l’Ourcq to the canal Saint-Martin. Numerous cultural activities, such as concerts and plays, make this canal basin a festive place and very popular with Parisians. In fact, starting in 2017, you can even swim there during the summer in blocked-off pool areas.
Everything is right again with the Left Bank, or Rive Gauche, after a recent redesign that created Les Berges de Seine, a 2.4-kilometer (1.5 mile) stretch of riverbank that is only for pedestrians and cyclists. It was once a heavily trafficked thoroughfare connecting the banks at the Musee d’Orsay and the Pont d’Alma. Now you can find floating botanical gardens, capsule hotels, boat bistros and amazing views. Next up: Not to be left behind, the Right Bank, or Rive Droite, is getting a similar treatment.
As with Paris, make reservations at the top ticketed locations, such as Antoni Gaudi’s La Sagrada Familia and the Picasso Museum, early in the day. It’s best to visit spots that are free or that you’re not going inside, early in the day or when people are eating dinner (that’s much later in Barcelona than in Paris!). Those might include Gaudi’s Casa Milà and Las Ramblas, the
central boulevard where locals and tourists alike congregate.
The ultimate cure for tourist overload in Barcelona is a visit to the hospital –or at least the site of the former Hospital de la Santa Creu i Sant Pau (Hospital of the Holy Cross and Saint Paul). Now named the Sant Pau Art Nouveau Site after being transformed into a museum, research center and cultural center, this stunning complex set on 40 acres is the work of Barcelona’s lesser-known but equally genius architect, Lluís Domènech i Montaner (1849-1923). He, too, holds a high place in the canon of Catalan modernisme, Spain’s version of Art Nouveau, so much so that the hospital complex is a Unesco World Heritage Site.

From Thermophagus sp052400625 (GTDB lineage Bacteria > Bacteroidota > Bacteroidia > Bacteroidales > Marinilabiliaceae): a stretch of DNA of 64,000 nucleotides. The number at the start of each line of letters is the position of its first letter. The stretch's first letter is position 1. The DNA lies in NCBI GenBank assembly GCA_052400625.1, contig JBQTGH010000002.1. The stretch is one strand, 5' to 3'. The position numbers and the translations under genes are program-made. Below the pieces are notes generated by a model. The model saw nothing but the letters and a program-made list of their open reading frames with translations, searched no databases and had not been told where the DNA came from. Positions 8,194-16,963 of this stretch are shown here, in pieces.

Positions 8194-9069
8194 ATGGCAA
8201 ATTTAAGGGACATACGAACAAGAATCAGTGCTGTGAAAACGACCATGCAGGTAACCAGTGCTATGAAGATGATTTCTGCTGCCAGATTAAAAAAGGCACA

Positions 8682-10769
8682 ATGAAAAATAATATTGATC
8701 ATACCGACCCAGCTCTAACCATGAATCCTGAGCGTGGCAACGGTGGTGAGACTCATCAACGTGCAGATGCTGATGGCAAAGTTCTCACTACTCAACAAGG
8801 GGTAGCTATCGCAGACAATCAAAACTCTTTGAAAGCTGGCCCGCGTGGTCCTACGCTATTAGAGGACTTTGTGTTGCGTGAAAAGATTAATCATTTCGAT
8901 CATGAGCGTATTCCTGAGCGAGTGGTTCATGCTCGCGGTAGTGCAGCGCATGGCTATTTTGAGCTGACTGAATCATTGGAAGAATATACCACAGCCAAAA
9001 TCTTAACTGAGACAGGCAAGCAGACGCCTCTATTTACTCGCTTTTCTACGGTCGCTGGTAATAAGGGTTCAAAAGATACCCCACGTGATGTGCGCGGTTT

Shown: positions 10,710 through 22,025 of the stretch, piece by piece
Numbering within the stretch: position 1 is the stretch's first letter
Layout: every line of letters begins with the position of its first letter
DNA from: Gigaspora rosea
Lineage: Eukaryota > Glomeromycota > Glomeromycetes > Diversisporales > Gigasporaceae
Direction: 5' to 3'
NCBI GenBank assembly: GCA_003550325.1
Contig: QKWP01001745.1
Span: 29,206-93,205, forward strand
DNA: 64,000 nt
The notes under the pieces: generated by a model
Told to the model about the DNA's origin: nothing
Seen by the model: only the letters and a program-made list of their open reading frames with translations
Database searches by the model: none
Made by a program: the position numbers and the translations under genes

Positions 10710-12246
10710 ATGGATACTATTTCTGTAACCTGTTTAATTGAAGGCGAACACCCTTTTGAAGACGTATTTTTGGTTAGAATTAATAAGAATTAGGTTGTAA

There’s a new and under-the-radar stop to add to the list of Gaudi buildings to visit. After years of repairs, Casa Vicens, the first house designed by the city’s defining architect, opened to the public in late 2017. While Gaudi is most famous for his unfinished swirling cathedral, he designed many buildings in and around the Catalonian capital, from relatively standard works to the more asymmetrical, organic, even surreal buildings he became known for. Casa Vicens, a Unesco World Heritage Site since 2005, fits into the latter category. The four-story eye-popping building was designed as a summer home for a stockbroker as Gaudi’s first notable commission when he was in his early 30s. Built between 1883 and 1888, it boasts fanciful turrets, brightly colored tiles, and wedding-cake ceilings.
Another popular place to ramble is along Barcelona’s waterfront, and while it’s certainly popular, it’s also long and wide, so there is space to move. Start with Rambla del Mar, a wooden bridge which gives you a great overview of the port and leads to the shopping center MareMagnum and the Aquarium. But beyond those attractions, the waterfront is the perfect escape from art and architecture. Instead you’ll find a promenade lined with palms and frequented by joggers and cyclists as well as seafood restaurants and waterfront bars, and a series of enjoyable beaches. If you really need to get away from the crowds, a quick train ride out of Barcelona will take you to several super seaside paradises in Catalonia.